Mariner pitching cut down on the walks compared to the night before, though there were still walks. Starting pitcher first -- less than 24 hours after Ian Snell lost his marbles in the first inning, Ryan Rowland-Smith walked Ben Zobrist to load the bases with one out in the first. Luck was on his side, however, as Pat Burrell smoked a pitch up the middle that Jose Lopez caught, and Lopez doubled off the runner at second to end the inning. Rowland-Smith gave up a leadoff single in the second, and one out later, Dioner Navarro homered to put the Rays into a 2-1 lead. He allowed a two-out walk before the inning ended. The Aussie allowed a one-out walk in a third inning that saw him strike out the side. He struck out the first two hitters in the fourth before BJ Upton lined out to end the inning. Rowland-Smith had a stretch from the second inning to the fourth where he struck out six of seven hitters. He threw a 1-2-3 fifth, then alloewd a one-out Burrell single in the sixth. Rowland-Smith then walked Willy Aybar to make it dicey before getting a double-play ball to end the inning. Rowland-Smith got two quick outs before allowing two straight singles to end his outing. Rowland-Smith gave up two runs on six hits in 6 2/3 innings, walking four and striking out six. He got four groundouts to nine flyouts, threw 70 strikes out of 109 pitches, and faced 29 hitters to get 20 outs.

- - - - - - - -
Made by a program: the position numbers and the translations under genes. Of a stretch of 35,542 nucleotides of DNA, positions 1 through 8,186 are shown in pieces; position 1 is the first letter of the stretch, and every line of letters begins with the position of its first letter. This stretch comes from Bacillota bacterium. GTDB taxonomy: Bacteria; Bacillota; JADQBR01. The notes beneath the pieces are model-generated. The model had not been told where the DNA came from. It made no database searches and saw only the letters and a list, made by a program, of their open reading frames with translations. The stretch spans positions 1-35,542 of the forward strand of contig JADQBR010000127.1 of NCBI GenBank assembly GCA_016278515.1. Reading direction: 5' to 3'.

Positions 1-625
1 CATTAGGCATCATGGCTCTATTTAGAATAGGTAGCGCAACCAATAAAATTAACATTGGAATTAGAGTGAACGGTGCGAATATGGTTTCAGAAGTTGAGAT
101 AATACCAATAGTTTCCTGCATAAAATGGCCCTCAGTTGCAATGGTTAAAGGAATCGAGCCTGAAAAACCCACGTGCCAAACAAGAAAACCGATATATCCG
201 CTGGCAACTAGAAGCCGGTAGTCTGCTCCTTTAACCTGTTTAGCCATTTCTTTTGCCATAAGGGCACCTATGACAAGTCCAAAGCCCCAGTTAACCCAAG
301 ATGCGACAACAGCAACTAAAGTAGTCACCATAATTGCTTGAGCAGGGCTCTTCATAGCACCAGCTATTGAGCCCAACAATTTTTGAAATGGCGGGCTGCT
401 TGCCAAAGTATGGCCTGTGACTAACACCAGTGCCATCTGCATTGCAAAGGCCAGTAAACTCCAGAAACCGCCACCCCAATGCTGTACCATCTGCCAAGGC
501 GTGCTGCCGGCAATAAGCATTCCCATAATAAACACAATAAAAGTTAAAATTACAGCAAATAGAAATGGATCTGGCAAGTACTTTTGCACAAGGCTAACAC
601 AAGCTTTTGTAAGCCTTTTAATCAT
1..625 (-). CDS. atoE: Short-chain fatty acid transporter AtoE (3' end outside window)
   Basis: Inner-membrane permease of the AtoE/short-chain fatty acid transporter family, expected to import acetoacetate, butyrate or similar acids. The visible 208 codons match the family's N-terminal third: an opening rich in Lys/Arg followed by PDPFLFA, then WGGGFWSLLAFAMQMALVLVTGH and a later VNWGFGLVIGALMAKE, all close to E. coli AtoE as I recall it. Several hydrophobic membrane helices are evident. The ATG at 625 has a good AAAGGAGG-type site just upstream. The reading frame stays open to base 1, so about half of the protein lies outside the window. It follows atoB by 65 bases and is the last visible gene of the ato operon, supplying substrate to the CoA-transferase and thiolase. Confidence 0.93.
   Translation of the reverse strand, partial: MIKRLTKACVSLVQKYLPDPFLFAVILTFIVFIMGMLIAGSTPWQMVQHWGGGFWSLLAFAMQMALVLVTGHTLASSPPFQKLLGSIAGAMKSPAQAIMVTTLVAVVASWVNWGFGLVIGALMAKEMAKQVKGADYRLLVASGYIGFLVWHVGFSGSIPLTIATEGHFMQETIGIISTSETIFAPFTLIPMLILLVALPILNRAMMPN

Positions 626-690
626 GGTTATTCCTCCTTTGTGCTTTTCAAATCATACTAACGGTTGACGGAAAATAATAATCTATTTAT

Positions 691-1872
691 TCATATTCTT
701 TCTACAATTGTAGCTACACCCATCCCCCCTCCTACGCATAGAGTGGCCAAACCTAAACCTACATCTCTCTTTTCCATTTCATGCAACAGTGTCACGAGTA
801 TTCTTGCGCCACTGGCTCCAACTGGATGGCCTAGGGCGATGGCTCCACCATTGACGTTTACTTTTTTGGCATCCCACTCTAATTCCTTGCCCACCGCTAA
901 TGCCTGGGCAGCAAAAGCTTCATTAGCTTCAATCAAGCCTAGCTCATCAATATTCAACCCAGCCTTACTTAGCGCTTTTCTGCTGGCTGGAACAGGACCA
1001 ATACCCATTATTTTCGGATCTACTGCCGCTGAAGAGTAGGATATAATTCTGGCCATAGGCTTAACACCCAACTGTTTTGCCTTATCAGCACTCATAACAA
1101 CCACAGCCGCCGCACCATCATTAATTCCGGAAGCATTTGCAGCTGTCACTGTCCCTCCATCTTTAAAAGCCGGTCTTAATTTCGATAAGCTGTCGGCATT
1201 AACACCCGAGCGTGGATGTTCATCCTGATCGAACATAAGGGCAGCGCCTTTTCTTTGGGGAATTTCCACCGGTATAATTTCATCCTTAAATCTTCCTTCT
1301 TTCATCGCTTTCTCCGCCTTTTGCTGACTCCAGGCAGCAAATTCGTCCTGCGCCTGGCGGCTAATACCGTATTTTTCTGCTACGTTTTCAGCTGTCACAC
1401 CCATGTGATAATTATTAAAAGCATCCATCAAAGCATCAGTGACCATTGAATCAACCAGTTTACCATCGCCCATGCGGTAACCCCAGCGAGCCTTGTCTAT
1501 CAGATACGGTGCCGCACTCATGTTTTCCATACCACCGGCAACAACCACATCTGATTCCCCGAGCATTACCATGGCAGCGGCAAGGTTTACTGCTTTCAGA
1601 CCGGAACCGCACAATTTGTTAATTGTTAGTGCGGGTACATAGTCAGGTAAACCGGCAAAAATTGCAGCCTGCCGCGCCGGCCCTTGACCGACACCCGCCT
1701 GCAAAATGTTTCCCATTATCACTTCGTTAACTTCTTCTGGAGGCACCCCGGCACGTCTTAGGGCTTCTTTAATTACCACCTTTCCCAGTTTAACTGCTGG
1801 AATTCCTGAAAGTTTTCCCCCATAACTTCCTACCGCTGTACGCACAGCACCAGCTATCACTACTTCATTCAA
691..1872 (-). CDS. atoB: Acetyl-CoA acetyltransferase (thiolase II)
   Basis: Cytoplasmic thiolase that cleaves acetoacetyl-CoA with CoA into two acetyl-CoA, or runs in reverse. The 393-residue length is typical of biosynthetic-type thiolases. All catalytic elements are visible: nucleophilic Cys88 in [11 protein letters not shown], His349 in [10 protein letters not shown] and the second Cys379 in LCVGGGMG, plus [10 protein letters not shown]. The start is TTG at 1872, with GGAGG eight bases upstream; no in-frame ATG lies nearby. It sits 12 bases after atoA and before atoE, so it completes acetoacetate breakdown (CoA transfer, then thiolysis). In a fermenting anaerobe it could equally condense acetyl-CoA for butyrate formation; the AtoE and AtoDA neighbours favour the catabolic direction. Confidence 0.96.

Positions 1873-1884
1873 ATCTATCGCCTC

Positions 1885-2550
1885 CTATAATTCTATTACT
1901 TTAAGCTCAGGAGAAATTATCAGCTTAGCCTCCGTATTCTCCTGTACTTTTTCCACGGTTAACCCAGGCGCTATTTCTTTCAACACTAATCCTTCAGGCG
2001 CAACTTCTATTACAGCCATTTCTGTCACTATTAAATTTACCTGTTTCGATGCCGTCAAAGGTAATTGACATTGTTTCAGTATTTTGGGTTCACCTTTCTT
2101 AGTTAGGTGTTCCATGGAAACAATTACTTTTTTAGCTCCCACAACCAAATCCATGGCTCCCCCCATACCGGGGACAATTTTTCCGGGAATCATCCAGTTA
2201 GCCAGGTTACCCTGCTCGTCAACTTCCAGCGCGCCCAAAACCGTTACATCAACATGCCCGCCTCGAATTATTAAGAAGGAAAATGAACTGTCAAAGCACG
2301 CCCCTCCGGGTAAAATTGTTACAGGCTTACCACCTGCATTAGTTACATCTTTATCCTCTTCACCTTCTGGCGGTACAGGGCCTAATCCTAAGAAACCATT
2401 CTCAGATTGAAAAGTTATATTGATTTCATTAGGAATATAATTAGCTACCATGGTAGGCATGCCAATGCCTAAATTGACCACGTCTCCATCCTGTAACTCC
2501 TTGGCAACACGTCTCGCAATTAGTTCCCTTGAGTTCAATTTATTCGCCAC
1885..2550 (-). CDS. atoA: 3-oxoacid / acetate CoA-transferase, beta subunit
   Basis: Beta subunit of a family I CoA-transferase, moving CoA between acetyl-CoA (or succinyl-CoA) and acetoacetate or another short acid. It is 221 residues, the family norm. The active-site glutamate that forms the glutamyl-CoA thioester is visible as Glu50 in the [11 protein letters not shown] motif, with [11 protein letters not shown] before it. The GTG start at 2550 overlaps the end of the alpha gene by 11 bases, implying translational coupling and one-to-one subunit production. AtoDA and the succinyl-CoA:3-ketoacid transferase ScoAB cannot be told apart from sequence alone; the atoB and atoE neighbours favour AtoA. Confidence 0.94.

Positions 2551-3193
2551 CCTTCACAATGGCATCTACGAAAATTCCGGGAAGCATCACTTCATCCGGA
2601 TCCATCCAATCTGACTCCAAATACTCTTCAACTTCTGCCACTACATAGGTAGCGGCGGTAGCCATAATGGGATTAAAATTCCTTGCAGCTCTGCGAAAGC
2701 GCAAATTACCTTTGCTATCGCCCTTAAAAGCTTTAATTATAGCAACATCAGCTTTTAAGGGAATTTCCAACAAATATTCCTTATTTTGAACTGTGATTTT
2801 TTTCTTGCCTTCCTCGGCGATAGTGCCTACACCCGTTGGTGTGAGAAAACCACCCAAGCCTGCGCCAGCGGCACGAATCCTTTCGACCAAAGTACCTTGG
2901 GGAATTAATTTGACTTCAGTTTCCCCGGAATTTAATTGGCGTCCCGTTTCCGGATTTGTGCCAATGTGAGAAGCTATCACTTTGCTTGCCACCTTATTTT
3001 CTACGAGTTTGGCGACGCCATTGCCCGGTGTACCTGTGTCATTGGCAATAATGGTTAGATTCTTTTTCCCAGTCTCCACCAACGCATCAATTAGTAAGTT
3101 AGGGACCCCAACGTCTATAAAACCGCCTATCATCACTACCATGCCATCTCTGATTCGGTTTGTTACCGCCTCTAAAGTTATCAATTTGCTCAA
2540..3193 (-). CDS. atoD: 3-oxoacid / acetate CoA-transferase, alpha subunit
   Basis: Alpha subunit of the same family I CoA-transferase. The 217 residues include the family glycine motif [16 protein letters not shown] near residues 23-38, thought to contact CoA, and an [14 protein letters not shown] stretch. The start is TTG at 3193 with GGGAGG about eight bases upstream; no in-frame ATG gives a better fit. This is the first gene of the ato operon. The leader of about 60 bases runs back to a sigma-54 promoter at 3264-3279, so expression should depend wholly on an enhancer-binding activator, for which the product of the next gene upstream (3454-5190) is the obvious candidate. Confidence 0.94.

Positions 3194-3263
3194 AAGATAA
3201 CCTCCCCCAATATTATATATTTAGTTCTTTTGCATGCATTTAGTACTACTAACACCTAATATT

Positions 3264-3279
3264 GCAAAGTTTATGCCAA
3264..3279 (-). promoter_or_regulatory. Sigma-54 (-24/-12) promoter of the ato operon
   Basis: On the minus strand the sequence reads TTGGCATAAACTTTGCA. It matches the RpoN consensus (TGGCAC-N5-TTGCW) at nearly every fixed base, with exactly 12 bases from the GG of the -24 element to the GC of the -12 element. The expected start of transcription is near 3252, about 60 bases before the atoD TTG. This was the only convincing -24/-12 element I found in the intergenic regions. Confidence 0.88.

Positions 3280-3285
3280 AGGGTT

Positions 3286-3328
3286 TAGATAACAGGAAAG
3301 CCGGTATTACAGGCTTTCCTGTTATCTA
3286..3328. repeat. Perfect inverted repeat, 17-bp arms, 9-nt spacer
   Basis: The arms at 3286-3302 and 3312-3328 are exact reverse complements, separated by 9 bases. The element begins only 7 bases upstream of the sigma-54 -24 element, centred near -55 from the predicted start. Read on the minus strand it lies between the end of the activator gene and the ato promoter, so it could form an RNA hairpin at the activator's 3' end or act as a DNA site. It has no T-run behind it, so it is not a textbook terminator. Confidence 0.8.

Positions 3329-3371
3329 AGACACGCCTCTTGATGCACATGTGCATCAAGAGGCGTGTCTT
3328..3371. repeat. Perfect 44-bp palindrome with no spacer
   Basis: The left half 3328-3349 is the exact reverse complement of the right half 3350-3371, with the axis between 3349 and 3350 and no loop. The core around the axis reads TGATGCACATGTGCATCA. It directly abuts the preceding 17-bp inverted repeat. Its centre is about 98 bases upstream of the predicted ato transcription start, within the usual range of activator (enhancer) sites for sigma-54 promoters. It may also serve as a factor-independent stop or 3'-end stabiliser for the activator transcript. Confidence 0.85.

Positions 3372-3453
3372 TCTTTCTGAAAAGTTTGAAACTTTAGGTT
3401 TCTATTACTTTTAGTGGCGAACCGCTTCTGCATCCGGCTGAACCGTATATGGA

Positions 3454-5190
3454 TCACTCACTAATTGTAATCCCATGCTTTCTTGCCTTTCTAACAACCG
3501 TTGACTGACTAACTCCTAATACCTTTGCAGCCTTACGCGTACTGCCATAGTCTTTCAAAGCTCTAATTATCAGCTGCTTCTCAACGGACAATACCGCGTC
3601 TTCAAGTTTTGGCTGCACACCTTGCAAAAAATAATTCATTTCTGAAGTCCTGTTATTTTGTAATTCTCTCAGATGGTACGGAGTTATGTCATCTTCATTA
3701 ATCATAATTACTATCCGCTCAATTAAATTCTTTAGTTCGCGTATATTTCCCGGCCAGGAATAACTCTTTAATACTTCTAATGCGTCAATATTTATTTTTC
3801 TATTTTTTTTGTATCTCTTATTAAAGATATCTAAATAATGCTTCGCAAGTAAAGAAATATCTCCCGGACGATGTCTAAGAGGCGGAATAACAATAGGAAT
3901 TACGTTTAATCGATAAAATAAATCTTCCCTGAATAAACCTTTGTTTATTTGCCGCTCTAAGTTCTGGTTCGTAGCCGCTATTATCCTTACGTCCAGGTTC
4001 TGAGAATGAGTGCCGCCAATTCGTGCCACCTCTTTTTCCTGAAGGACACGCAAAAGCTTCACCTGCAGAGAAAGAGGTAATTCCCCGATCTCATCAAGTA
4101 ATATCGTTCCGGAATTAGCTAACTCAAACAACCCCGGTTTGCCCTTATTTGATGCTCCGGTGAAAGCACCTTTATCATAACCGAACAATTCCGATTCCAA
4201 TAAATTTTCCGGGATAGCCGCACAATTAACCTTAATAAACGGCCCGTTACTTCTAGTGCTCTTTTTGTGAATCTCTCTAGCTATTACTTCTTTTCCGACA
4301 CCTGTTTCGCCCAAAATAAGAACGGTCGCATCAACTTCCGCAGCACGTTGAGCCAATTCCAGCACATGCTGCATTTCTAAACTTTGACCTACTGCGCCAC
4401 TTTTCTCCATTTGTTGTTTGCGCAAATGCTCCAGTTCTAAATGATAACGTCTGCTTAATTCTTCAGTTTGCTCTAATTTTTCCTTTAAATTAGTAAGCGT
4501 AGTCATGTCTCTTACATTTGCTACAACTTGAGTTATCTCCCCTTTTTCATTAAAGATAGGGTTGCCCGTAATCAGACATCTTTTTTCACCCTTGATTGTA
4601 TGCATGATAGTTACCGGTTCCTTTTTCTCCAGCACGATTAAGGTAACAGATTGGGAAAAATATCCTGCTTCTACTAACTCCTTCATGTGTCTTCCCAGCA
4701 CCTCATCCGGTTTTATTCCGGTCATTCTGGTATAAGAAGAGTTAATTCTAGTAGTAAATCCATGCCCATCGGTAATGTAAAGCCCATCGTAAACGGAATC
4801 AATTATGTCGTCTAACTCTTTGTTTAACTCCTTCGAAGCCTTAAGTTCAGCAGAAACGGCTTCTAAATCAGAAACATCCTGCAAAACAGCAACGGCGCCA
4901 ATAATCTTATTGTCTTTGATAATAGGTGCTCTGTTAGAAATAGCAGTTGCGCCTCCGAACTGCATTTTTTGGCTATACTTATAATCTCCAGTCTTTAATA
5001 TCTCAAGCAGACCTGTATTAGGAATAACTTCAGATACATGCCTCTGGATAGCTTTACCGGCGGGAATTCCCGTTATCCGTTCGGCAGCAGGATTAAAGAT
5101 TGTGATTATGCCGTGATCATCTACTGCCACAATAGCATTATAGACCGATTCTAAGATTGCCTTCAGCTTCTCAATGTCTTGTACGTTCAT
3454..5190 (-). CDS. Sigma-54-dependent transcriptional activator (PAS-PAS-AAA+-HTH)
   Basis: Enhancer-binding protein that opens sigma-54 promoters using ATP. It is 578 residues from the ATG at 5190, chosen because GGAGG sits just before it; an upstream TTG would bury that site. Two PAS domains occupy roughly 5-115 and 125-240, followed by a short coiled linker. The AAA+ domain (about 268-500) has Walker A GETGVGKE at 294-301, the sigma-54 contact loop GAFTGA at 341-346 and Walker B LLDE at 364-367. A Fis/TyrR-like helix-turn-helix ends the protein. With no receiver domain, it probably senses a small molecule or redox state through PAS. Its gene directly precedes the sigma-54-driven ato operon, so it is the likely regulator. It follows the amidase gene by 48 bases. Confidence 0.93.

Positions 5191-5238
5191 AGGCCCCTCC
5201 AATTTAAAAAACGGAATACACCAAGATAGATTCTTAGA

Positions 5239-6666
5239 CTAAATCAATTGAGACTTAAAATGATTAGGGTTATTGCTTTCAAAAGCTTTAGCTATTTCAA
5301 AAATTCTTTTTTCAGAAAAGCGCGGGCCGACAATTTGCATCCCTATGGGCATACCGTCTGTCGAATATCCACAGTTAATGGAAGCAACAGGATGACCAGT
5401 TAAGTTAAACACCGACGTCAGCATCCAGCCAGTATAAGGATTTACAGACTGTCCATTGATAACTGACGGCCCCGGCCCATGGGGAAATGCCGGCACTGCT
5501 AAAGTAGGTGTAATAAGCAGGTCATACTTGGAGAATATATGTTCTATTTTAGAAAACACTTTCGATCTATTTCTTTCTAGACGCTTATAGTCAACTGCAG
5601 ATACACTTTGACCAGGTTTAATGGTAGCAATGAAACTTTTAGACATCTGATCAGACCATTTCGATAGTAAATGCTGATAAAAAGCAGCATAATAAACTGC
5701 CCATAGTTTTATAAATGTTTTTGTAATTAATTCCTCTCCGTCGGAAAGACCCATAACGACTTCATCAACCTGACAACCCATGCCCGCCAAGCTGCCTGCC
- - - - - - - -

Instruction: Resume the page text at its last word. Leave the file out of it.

The bullpen finished off the last 2 1/3 innings for the Mariners. Shawn Kelley came into the seventh inning with runners on the corners and two out. Two pitches later, Evan Longoria grounded out to end the inning. Kelley got two quick outs in the eighth before hitting Aybar with a pitch. With Gabe Gross at the plate, Aybar moved to second on an indifference play and found himself on third after Kelley balked. No matter, though, as Kelley caught Gross looking to end the eighth. Kelley gave up no runs or hits in his 1 1/3 innings, walking none and striking out two. He got a groundout and flyout and threw 13 out of 20 pitches for strikes. He faced five hitters to get four outs. Lastly, with the Mariners up 11-2 going into the ninth, the situation practically begged for Miguel Batista to be put into the game. Batista got the first two hitters out before Jason Bartlett singled. Gregg Zaun hit for the pitcher Russ Springer (Burrell the DH was moved into leftfield) and whiffed on an 0-2 pitch to end the game. Batista got two groundouts with the strikeout in his inning of work, giving up one hit. He threw eight out of nine pitches for strikes and faced four hitters to get three outs.